PAVING THE WAY: Workers repair railway tracks of the privately invested Hongliuhe-Naomaohu-Santanghu Railway in northwest China's Xinjiang Uygur Autonomous Region (CFP)
Breaking monopolies, creating equal investment opportunities and easing access to investment—all of these and more are included in China's new guidelines on reforming investment and financing regimes and encouraging private investment in key industries, which were released by the State Council on November 26.
Li Pumin, a spokesman for the National Development and Reform Commission (NDRC), said at a recent press conference that in order to accelerate economic restructuring and ensure sound and sustainable economic growth, the NDRC, in accordance with the arrangements of the State Council, China's cabinet, and through cooperation with other ministries, has selected ecological and environmental protection, agriculture, water projects, municipal infrastructure, transport, energy, telecommunications and public services as key industrial areas likely to attract private investment.
According to Li, the set of guidelines, composed of 39 items organized into 11 sections, focus on establishing market-oriented investment and operational regimes for projects in the seven areas. "These measures will effectively ease market access and point out how private investment can interact positively with key industries," he said.
Li added that the guidelines also propose setting up and improving a public-private partnership (PPP), with the aim of giving full play to the government's role in guiding investment and innovating financing channels.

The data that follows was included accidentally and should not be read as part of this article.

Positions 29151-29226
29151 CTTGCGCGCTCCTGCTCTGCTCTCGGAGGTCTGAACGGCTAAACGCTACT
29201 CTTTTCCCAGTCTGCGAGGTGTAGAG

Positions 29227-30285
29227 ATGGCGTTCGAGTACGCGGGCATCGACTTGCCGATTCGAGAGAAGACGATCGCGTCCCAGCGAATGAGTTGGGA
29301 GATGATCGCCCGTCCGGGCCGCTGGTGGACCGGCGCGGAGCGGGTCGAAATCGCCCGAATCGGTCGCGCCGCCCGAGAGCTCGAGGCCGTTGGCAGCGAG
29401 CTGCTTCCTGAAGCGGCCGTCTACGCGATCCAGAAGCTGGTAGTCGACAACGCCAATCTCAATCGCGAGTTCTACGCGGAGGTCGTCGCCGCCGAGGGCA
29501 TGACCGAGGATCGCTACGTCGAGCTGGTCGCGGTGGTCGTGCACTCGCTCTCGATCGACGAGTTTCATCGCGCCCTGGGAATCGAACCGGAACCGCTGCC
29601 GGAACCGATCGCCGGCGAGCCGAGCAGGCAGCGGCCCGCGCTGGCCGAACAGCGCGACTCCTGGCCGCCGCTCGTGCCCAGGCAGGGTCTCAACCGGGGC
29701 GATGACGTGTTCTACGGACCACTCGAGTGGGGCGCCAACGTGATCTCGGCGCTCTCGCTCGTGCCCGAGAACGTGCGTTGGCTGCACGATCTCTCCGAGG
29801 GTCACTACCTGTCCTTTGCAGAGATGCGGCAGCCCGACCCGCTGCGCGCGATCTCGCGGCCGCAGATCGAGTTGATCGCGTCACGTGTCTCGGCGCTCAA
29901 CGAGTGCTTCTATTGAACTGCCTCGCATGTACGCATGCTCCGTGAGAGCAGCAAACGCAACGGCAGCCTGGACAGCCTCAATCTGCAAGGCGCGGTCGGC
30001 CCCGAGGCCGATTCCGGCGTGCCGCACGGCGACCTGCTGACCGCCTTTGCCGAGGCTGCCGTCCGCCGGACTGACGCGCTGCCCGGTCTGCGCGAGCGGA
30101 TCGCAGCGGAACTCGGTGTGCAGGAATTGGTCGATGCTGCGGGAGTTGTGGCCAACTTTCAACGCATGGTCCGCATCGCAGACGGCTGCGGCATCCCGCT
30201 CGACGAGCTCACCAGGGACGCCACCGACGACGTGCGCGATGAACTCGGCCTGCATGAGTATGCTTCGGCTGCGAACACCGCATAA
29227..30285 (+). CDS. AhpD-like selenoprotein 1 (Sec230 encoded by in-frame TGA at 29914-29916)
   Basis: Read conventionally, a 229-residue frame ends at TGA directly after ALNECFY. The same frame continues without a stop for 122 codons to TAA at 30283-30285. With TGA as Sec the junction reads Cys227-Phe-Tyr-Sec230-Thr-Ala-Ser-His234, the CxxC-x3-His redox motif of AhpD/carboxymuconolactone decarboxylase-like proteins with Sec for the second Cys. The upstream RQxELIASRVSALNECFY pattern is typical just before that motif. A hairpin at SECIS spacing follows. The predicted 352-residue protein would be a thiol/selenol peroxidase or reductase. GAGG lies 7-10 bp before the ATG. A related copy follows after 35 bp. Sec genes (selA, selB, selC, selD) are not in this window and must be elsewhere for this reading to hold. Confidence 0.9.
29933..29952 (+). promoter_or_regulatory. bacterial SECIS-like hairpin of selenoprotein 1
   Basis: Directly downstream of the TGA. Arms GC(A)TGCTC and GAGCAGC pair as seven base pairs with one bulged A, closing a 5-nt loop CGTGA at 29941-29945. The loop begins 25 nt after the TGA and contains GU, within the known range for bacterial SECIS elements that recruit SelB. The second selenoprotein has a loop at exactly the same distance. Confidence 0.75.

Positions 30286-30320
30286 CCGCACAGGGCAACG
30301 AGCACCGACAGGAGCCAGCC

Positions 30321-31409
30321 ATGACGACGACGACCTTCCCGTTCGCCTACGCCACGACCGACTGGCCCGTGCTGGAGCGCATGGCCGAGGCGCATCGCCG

The guidelines emphasize the creation of equal investment opportunities for private investors in previously state-monopolized industries such as power and energy.
"For instance, the guidelines allow the introduction of private investment in nuclear power projects and encourages private companies to enter nuclear power equipment research, development and services," said Ou Hong, who sits on the counsel of the Department of Fixed Assets Investment of the NDRC.
Ou said that the government has, in recent years, issued a series of policies that encourage private investment. The new guidelines come into play with these policies, showing the government's resolution and confidence in leveraging the huge non-state funds.
According to him, the guidelines apply uniform market access rules to all investors and aim at creating equal investment opportunities. Greater attention has also been given to innovating investment regimes to establish more entry-and-exit channels for private investors. Government input will ideally play a key role in stimulating private investment. The guidelines also vow to innovate and provide better financing services for private investors.
"To ensure steady growth of investment in infrastructure projects, China must effectively address the current embarrassing situation of local governments lacking adequate financing channels but private investors are not enthusiastic about participating in infrastructure projects," said Li Xuesong, Deputy Director of the Institute of Quantitative and Technical Economics of the Chinese Academy of Social Sciences. "The government must also accelerate the reform of monopoly industries, break industrial barriers, allow access to private investors and raise the investment returns of infrastructure projects," he said.